In Theaters

Noah (Paramount Pictures)
Noah
(Paramount Pictures)

“I want you to build an Ark.”
“Right!……Whats an Ark?”

Despite being a no-brainer, it remains to be seen whether the immortal lines of Bill Cosby will be uttered in Noah, the epic telling of the Genesis story by Darren Aronofsky (Requiem for a DreamBlack Swan).  Russell Crowe stars as the boat-builder-to-be with Jennifer Connelly, Emma Watson, Logan Lerman, and Douglas Booth rounding out his immediate family, Anthony Hopkins as his grandfather Methuselah, and Ray Winstone as his nemesis Tubal-cain.  I’ve liked all of Aronofsky’s films (though I have more respect for Pi than admiration and should give it another look) and am confident that his craftsmanship will transfer to big-budget territory.  Also, Cosby is not listed in the IMDb credits as the film’s narrator, but sometimes directors want these kind of things to remain surprises.

The Enemy (A24)
The Enemy
(A24)

This week’s mind-screwing comes courtesy of The Enemy, which reunites director Denis Villeneuve with his Prisoners star Jake Gyllenhaal.  The former Donnie Darko plays Toronto university professor Adam, who discovers that he has an exact double who also lives in the city.  The pair meet and things get complicated from there, involving spiders to a debatable extent with potential Fight Club parallels as well.  It’s a beautiful looking and moody film that will hold your attention, even if you’re not quite sure what it all means.  (I still don’t have a clear answer and I may never get one.)  Mélanie Laurent (Inglorious Basterds), Sarah Gadon (A Dangerous Method), and Isabella Rossellini co-star.  See it while you can.

Bad Words (Focus Features)
Bad Words
(Focus Features)

With the exception of a few choice supporting roles (e.g. JunoDodgeball), Jason Bateman does not have the best track record when it comes to movies.  On Arrested Development alone, the guy can clearly do TV well, but giant whiffs like Identity Thief have kept him from translating his charm to the big screen.  Perhaps that will change with Bad Words, Bateman’s directorial debut, in which he plays an adult who exploits a loophole in a children’s spelling bee and enters in the hopes of erasing his loss at just such a competition as a youth.  Kathryn Hahn (Parks & Recreation), Allison Janney, and Philip Baker Hall lend a hand, possibly two.

Sabotage (Open Road Films)
Sabotage
(Open Road Films)

Sadly not a feature-length expansion of Spike Jonze’s celebrated Beastie Boys video, Sabotage is the latest police actioneer from writer/director David Ayer.  (The poster and trailer highlight that the film is from the writer of Training Day and the director of End of Watch as if they were two different people.  They are not.)  Arnold Schwarzenegger plays the leader of an elite DEA task force whose other members include Sam Worthington (Avatar), Mirielle Enos (World War Z), Terrence Howard, and Joe Manganiello (Magic Mike).  After the team busts a cartel safe house, they start getting picked off one by one while a brash federal investigator (Rushmore‘s Olivia Williams, in an interesting bit of casting)…umm…investigates.  End of Watch was entertaining enough and as long as Sabotage doesn’t replicate it found-footage approach, we should be OK. In terms of recent Schwarzeneggericity, hopefully this one will be more along the lines of The Last Stand and less like Escape Plan.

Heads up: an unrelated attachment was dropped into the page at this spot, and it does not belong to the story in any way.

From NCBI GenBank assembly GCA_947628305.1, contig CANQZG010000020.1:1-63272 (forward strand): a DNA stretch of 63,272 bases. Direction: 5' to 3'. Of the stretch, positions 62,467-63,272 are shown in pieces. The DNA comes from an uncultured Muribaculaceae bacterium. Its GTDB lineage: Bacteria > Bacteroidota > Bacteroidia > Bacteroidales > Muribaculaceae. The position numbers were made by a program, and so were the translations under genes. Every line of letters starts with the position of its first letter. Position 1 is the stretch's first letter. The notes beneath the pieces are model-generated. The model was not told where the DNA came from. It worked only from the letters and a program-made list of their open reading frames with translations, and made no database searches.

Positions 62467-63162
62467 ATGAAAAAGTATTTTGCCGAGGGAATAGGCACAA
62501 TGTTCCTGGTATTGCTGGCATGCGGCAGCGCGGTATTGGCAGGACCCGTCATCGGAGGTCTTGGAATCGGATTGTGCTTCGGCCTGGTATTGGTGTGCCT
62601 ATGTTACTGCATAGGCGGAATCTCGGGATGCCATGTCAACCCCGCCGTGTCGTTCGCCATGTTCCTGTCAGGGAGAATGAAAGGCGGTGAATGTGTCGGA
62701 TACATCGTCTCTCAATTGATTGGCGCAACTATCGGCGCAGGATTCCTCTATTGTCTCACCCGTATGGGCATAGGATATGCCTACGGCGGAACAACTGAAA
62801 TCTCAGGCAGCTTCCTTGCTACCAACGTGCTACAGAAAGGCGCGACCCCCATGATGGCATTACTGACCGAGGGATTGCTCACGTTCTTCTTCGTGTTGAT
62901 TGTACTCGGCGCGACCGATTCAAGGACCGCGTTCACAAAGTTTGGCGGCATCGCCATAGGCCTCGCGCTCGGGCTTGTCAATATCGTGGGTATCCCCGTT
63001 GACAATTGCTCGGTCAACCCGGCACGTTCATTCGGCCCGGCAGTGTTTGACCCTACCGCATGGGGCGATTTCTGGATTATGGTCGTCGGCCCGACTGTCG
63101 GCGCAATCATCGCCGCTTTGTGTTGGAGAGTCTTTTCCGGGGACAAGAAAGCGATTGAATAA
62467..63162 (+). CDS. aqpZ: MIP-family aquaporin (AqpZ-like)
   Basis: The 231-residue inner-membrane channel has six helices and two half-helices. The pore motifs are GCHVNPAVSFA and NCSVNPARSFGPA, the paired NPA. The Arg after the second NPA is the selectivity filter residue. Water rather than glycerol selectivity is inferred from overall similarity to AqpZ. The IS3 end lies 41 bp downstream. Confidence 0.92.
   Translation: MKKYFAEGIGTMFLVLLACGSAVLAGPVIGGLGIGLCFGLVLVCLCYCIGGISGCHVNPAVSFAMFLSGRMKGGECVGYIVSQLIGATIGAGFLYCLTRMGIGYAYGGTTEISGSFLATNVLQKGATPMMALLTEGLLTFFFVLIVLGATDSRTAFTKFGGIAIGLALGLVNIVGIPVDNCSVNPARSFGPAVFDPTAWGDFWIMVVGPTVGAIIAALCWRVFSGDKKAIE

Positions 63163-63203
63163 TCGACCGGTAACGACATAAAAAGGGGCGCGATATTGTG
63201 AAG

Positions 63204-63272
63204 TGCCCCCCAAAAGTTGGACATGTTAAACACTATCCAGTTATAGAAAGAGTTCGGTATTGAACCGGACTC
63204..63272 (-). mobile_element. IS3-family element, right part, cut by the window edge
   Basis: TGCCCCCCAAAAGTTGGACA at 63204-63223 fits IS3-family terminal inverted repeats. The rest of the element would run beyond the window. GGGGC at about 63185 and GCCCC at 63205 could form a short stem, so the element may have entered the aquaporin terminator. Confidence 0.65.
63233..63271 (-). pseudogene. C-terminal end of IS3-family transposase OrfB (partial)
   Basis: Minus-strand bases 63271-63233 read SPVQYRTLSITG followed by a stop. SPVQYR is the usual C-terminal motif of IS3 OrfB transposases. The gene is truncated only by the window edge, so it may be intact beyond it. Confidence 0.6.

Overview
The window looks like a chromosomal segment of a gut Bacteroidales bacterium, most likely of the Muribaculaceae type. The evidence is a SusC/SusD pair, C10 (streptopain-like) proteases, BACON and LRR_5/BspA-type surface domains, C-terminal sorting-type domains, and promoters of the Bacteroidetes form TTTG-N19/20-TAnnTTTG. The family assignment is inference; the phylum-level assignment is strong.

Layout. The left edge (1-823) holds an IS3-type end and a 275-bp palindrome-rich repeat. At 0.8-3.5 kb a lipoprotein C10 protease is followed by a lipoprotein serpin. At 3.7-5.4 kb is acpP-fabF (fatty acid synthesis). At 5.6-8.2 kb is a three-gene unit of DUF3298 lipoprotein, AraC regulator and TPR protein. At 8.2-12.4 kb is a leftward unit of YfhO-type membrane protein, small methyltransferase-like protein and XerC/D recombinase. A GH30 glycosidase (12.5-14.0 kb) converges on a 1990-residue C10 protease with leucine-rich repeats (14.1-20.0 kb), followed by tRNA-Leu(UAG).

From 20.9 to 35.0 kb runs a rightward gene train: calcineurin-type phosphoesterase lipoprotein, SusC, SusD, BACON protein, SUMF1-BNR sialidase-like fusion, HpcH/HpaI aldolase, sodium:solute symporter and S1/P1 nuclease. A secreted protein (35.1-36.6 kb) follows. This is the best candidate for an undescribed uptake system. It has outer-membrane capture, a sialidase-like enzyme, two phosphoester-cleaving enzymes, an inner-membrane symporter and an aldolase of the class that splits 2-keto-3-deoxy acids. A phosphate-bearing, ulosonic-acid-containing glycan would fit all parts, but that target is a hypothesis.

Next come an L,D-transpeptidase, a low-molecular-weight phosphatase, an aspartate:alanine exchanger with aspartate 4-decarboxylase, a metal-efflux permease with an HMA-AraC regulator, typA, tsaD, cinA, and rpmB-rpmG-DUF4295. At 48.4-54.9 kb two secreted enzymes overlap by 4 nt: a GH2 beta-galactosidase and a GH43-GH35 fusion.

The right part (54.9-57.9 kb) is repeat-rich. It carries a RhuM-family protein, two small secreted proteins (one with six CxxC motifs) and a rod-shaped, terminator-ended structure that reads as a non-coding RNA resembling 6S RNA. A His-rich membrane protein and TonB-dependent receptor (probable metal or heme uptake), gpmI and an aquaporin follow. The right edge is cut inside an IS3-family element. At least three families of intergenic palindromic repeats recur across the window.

Fleeing the Scene

Better Living Through Chemistry hung around longer than I expected, especially with The Carolina relegating it to sofa cinema status from the get-go.  (You like Sam Rockwell! You really like him!)  The second run of 12 Years a Slave also comes to an end, along with an overlong American Hustle tenure, a fair stay for the solid Non-Stop, and a one-week run for Veronica Mars, suggesting that perhaps it should have headed straight to TV like its source show.  Oh yeah, Tyler Perry’s Single Moms Club is also gone, though the characters (played by different actresses) will soon resurface in a TV series on the Oprah Winfrey Network.
On DVD
Covering the spectrum of quality, there’s one of 2013’s best (The Wolf of Wall Street) and worst (Delivery Man) films.  We also get a Criterion edition of Best Foreign Language Film Oscar winner The Great Beauty, a non-Criterion edition of the moronic Walking with Dinosaurs, and a direct-to-DVD adaptation of Dean Koontz’ Odd Thomas starring Anton Yelchin and Willem Dafoe that has been getting pretty middling reviews across the board.
On Netflix Instant
Continuing the Best of 2013 trend is Mud, featuring Matthew McConaughey’s best performance from a pretty stellar year for him.  Joining it is 20 Feet from Stardom, meaning that all five Academy Award nominees for Best Documentary Feature are available via Netflix; the U.S. (read: Harvey Scissorhands) cut of Wong Kar Wai’s Ip Man biopic The GrandmasterThe Pool, a nice little India-set indie from the director of American Movie; the mediocre Firm-like Paranoia; and an adaptation of Jack Kerouac’s Big Sur starring Kate Bosworth, Josh Lucas, Henry Thomas, Radha Mitchell, and one of my favorite names, Balthazar Getty.

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